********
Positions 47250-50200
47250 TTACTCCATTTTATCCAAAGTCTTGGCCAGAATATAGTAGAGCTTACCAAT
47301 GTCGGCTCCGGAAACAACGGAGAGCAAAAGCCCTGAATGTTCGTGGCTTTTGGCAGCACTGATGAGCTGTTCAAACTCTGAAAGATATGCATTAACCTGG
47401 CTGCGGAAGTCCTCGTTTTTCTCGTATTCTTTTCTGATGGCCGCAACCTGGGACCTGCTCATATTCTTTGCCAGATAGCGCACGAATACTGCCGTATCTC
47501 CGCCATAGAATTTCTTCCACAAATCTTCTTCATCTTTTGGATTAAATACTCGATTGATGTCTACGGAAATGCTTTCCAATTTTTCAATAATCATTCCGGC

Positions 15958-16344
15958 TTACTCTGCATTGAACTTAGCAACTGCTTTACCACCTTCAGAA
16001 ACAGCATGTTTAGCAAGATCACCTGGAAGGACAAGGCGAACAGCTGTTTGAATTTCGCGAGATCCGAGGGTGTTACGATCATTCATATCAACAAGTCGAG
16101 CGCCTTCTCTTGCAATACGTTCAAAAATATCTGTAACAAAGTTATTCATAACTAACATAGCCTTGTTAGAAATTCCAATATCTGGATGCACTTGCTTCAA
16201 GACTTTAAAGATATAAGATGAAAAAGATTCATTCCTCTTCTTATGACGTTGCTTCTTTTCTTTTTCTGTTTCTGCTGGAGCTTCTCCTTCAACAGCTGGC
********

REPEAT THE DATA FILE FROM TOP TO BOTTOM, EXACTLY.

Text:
Positions 47250-50200
47250 TTACTCCATTTTATCCAAAGTCTTGGCCAGAATATAGTAGAGCTTACCAAT
47301 GTCGGCTCCGGAAACAACGGAGAGCAAAAGCCCTGAATGTTCGTGGCTTTTGGCAGCACTGATGAGCTGTTCAAACTCTGAAAGATATGCATTAACCTGG
47401 CTGCGGAAGTCCTCGTTTTTCTCGTATTCTTTTCTGATGGCCGCAACCTGGGACCTGCTCATATTCTTTGCCAGATAGCGCACGAATACTGCCGTATCTC
47501 CGCCATAGAATTTCTTCCACAAATCTTCTTCATCTTTTGGATTAAATACTCGATTGATGTCTACGGAAATGCTTTCCAATTTTTCAATAATCATTCCGGC

Positions 15958-16344
15958 TTACTCTGCATTGAACTTAGCAACTGCTTTACCACCTTCAGAA
16001 ACAGCATGTTTAGCAAGATCACCTGGAAGGACAAGGCGAACAGCTGTTTGAATTTCGCGAGATCCGAGGGTGTTACGATCATTCATATCAACAAGTCGAG
16101 CGCCTTCTCTTGCAATACGTTCAAAAATATCTGTAACAAAGTTATTCATAACTAACATAGCCTTGTTAGAAATTCCAATATCTGGATGCACTTGCTTCAA
16201 GACTTTAAAGATATAAGATGAAAAAGATTCATTCCTCTTCTTATGACGTTGCTTCTTTTCTTTTTCTGTTTCTGCTGGAGCTTCTCCTTCAACAGCTGGC